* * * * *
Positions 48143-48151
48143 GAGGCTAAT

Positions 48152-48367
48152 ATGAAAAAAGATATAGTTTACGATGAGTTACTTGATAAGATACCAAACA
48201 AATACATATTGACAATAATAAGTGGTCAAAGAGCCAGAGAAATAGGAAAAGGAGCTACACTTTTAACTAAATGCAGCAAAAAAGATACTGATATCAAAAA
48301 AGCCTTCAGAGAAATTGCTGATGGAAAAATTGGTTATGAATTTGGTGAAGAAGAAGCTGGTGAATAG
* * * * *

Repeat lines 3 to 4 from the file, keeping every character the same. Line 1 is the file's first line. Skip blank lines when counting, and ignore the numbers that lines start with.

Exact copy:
Positions 48152-48367
48152 ATGAAAAAAGATATAGTTTACGATGAGTTACTTGATAAGATACCAAACA